Ethical approval was granted from the Greater Western Human Research Ethics Committee (LNR/15/GWAHS70), with reciprocal approval granted by the Western Sydney University Human Research Ethics Committee (H11399).
Of the 420 charts audited at baseline, 23% (n = 97) were taken on the weekend and 77% (n = 323) during the week. Due to re-charting on weekdays, charting on the weekend reduced to 17% during the intervention (n = 27). The proportion of re-charts was constant throughout the study at 20% of all charts. However, as expected due to mandatory re-charting on a weekday, the number of re-charts that naturally fell on a weekend decreased from 28% (n = 24) of all re-charts to 6% (n = 2) during the intervention.
At baseline, there was an average charting requirement error rate of 4.6 ± SD 1.3 per chart, this equates to a 58% error rate per chart for the 8 charting requirements (Table 2). The multi-intervention significantly reduced the overall error rate by 26%, 1.2 (95%CI 0.9, 1.5) errors per chart during the intervention. Similarly, the weekday chart errors during the intervention reduced by 27% per chart (1.2 (95%CI 0.9, 1.5) errors, p < 0.001; Table 2). Weekend chart error did not significantly reduce. The re-charts made the most improvement of any sub-group during the intervention with a 50% reduction from 4.4 ± 1.4 charting requirement errors to 2.2 ± 1.7 per chart. This was more than double the reduction seen in the primary charts, which showed a 20% reduction, or 0.9 (95%CI 0.6, 1.2) errors per chart (Table 2).
Of the eight charting requirements, the requirement with the highest compliance at baseline was ‘Dating and Signing’ of all prescriptions in the medication charts with error rate of 3.1% of all charts (Table 3 and Fig. 1). The requirement with the lowest compliance at baseline was writing the ‘Patient’s Surname’ below the patient label on the medication chart with an error rate of 92.9% of all charts. The charting requirements with the lowest compliance at baseline were also the requirements which had the most significant reduction during the intervention; ‘Indication for PRN medications’ (32.6% improvement); ‘Patient Surname’ (21.8% improvement); ‘Indication for some regular medications’ (19.2% improvement); ‘Generic name for regular medications’ (17.7% improvement) (Table 3).
This pilot study detected a 58% error rate per medication chart for the 8 targeted charting requirements. The multi- interventions approach, including MOWER, visual reminders and training of junior doctors, resulted in a 26% reduction during the intervention. The greatest error rate reduction of 50% was seen in the midweek re-charts. Most improvement was made for those charting requirements that were initially poorly attended to.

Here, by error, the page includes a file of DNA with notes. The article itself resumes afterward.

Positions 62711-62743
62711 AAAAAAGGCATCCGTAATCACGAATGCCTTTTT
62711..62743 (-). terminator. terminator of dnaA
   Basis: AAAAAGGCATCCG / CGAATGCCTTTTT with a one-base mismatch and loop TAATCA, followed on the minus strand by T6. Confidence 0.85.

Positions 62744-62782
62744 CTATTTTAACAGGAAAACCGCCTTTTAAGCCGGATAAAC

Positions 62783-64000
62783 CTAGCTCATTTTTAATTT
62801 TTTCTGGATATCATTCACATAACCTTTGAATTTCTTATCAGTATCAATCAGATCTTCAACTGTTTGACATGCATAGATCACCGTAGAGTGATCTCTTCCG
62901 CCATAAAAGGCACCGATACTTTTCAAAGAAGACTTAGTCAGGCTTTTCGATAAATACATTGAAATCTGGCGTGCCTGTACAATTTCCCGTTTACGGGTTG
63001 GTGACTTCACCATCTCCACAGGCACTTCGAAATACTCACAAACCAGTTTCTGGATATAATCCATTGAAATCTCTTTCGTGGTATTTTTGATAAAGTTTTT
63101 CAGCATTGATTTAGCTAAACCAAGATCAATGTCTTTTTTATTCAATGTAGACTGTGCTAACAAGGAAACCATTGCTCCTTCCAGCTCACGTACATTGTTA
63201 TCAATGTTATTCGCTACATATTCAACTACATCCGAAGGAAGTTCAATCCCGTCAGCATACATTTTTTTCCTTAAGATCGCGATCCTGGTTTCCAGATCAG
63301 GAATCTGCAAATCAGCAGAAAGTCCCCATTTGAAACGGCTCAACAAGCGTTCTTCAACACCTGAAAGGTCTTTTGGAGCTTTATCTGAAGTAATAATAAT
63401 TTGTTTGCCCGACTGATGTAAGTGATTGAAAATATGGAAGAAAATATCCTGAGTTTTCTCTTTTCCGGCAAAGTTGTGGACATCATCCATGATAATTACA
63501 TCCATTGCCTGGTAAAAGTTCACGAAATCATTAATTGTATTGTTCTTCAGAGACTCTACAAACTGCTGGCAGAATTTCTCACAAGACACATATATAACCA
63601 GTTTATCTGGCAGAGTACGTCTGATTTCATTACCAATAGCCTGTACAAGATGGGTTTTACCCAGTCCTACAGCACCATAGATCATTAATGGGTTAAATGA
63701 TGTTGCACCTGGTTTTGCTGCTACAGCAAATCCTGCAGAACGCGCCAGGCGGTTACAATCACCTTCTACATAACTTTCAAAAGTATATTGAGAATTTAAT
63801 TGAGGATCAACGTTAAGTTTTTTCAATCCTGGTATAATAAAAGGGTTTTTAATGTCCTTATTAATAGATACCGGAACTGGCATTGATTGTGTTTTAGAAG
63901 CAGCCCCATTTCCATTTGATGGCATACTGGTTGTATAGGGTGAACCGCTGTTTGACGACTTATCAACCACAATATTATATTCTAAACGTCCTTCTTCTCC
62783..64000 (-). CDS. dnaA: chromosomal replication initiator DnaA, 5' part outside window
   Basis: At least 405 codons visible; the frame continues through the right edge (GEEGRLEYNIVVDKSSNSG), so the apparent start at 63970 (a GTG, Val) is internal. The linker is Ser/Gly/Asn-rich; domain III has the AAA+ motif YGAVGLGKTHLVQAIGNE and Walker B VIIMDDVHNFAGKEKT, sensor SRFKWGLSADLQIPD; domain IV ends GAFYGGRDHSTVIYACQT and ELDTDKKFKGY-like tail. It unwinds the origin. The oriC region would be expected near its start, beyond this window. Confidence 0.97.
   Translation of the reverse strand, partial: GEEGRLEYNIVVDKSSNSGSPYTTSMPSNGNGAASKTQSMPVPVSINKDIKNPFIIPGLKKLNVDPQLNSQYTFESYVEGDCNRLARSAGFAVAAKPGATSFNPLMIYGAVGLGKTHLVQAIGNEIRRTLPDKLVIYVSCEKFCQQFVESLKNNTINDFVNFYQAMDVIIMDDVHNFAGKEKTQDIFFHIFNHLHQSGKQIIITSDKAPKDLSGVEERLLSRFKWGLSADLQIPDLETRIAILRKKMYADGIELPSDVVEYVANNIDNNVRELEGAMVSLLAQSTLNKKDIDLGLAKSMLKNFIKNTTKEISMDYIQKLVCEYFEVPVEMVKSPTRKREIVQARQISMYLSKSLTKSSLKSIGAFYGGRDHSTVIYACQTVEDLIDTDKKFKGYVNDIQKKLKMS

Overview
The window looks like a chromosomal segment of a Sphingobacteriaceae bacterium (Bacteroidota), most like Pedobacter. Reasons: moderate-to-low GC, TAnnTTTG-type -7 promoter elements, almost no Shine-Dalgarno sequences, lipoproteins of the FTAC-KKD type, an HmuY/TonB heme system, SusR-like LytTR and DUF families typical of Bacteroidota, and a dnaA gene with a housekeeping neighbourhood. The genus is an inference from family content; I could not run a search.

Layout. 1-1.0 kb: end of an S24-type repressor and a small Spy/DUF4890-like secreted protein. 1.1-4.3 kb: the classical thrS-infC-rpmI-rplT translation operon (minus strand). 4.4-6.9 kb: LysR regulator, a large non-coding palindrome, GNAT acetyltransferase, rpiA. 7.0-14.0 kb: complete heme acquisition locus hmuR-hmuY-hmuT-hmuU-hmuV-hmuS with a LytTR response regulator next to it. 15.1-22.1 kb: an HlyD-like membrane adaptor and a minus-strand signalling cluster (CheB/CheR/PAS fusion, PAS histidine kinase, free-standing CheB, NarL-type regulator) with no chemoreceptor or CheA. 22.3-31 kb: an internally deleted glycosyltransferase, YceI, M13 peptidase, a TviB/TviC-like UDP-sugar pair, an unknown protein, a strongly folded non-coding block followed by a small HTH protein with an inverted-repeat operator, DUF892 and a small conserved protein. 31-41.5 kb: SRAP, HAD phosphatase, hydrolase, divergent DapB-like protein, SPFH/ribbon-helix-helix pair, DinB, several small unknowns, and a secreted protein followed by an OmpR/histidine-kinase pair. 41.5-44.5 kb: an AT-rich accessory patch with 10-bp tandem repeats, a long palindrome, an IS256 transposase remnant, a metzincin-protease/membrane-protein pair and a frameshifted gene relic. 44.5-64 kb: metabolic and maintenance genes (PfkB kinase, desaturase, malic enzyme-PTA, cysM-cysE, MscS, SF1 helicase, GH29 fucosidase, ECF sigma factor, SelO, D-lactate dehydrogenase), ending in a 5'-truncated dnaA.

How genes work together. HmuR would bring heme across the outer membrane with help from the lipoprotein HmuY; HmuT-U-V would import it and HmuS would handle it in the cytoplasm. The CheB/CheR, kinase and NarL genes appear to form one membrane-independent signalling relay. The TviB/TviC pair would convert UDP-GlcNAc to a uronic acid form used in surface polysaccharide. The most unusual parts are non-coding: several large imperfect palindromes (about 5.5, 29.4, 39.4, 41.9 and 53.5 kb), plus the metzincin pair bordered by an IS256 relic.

We are unaware of any other studies that have used a re-charting approach. However, there are a number of studies that have used a multi-intervention study involving education alongside other interventions such as changes in protocols or feedback to trainees. On the whole, our reduction in error rate of 26% on all charts during the intervention is comparable to these multi-intervention studies . Interestingly, the greatest error rate reduction was seen in the re-charts during the intervention, more than twice the reduction in error rate seen in primary charts, and above the reduction rate found in other studies. There are several possible reasons for these results, one being that it provided another opportunity for the junior doctor to be trained in charting requirements. This agrees with other research that has found that education in combination with audit and feedback is an effective intervention method [25,26,27]. It could be viewed that in creating the re-charts with a senior and junior doctor team the junior doctor is auditing the primary chart and being given feedback from the senior doctor. A second reason for the improvement could be that by having a team of two looking at the chart this increased accountability and vigilance, which has also been observed in other studies studying team effect [28, 29].
During the intervention our study found that weekend charting practice did not improve, possibly because weekend doctors often cover more than one ward and the doctors completing charts in the medical ward on the weekends may not have been trained in or were made aware of the intervention. As far as we know this is the first study that has compared weekend and weekday charting. The results may indicate the difference in care that is provided on weekends as recognized in higher mortality rates of those admitted to hospitals on weekends [30, 31].
In regards to specific charting errors, we found that the most common type of errors occurring at least once on any given chart were: not providing indication for medications (73% of charts), not providing generic names (76% of charts) and a non-existent or illegible prescriber name (35% of charts) whereas dating and signing was correct in almost all cases. These rates are very similar to other Australian studies [12, 32] but maybe higher than rates in the UK where the majority of errors have been to do with the omission of medications at admission [9, 22, 26]. Lack of indication, using brand names and an inability to identify the prescriber are all errors that can lead to signficant problems particularly when rotations change and new medical personnel are using the charts and are provided with inadequate information. The multi-intervention reduced all of these errors ranging from 15% (prescriber name) to 33% (indications for as needed medications) reductions.